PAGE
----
# Do any issues arise if we try to raise an element of $\mathbb{R}^+$ to an element of $\mathbb{C}$?

If $a$ and $b$ are non-zero natural numbers, the definition of $a^b$ is clear. Now it seems to me that there are (at least) two distinct ways of generalizing to larger number systems.

Firstly, given $n \in \mathbb{N}$ and $z \in \mathbb{C},$ we can define $$z^n = \prod_{k=1}^n z$$

where the empty product is interpreted as $1 \in \mathbb{C}$. Furthermore, if $z \neq 0,$ then we can define $z^n$ for all integral $n$ via either of the following definitions.

1. For all integers $n>0$ we define $z^{-n}=(1/z)^n$.
2. For all integers $n>0$ we define $z^{-n}=1/(z^n)$.

Both definitions give the same result, and all our favorite identities hold under these definitions. Thus: so far, so good!

Now suppose we want more general exponents. E.g. Suppose we want to define $x^y$ for $y$ an arbitrary element of $\mathbb{R}$. To generalize in this new direction, we need to specialize in another. In particular, we require that $x$ be an element of $\mathbb{R}^+$. Then we may define $$x^y = \exp [y \log(x)]$$

My question is, are there any nasty surprises if we allow $y$ to be an arbitrary complex number in the above definition? That is, do any issues arise if we try to raise an element of $\mathbb{R}^+$ to an element of $\mathbb{C}$?

EDIT. I've just been toying with the numbers a bit, and it seems that the formula $x^{wz}=(x^w)^z$ fails for certain combinations of $w,z \in \mathbb{C}$. As a simple example, take $x=e$ and $w=i\pi,$ in which case $x^w = -1 \notin \mathbb{R}^+,$ and so $(x^w)^z$ is undefined (unless $z$ is integral).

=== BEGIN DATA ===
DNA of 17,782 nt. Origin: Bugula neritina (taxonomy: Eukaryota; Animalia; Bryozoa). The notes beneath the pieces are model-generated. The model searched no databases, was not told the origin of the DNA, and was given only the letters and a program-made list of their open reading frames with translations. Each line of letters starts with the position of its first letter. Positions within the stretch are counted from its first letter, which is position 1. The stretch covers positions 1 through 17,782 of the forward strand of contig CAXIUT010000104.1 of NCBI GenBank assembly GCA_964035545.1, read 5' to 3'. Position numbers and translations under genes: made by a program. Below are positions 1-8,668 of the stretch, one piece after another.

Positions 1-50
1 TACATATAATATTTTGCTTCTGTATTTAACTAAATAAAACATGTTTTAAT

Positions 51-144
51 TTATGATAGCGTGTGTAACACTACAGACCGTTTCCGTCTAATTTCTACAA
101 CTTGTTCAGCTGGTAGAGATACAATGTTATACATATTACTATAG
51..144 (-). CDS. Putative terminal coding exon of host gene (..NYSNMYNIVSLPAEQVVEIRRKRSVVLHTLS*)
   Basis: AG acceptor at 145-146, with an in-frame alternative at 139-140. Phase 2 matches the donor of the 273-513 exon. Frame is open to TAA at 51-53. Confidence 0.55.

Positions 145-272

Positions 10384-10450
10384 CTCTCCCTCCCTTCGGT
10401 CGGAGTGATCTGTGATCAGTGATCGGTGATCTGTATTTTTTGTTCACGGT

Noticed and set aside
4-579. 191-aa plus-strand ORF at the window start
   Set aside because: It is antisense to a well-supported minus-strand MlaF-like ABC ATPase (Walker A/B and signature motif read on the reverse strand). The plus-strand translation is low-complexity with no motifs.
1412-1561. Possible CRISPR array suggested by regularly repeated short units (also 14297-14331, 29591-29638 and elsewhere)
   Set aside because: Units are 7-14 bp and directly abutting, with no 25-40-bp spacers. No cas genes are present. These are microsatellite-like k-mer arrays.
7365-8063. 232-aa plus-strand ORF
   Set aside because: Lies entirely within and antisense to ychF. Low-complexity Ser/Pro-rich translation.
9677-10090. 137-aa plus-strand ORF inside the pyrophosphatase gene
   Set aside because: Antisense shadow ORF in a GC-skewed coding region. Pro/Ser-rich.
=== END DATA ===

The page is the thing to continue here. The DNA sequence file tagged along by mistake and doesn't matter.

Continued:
For a more interesting example, take $x=e$, $w=2\pi i$ and $z=1/2$. Then $x^w=1,$ so $(x^w)^z=1$. But $wz=\pi i$, and so $e^{wz}=-1$. So $x^{wz}\neq (x^w)^z$, although both expressions are well-defined.

This begs the question, when is the identity $x^{wz}=(x^w)^z$ valid? Its easy to show that if $w$ is real, then the identity holds, since under these circumstances, $wz\log(x)=z\log(w^x).$ When else does it hold? I think that if $z$ is integral it will also work out, but I don't know how to show this.

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Your definition of $x^z$ for real, positive $x$ and complex $z$ is consistent and natural. It works: we get $(xy)^z = x^zy^z$, $(1/x)^z = x^{-z}$ etc.
But when you try to iterate this function, as in $(x^w)^z$, you are stepping outside the domain of definition of your function, because $(x^w)$ is no longer a real, positive number. So you can't expect it to work so nicely.
In short, no. You're probably familiar with the famous $e^{i\pi}=-1$ or even $e^{i\theta}=\cos \theta + i \sin \theta$. Now we have $e^{a+bi}=e^a e^{bi}$ so finally we have:
$$x^{a+bi}=(e^{\ln x})^{a+bi}=e^{a\ln x}e^{i b \ln x}=e^{a \ln x}(\cos(b\ln x)+i\sin(b\ln x))$$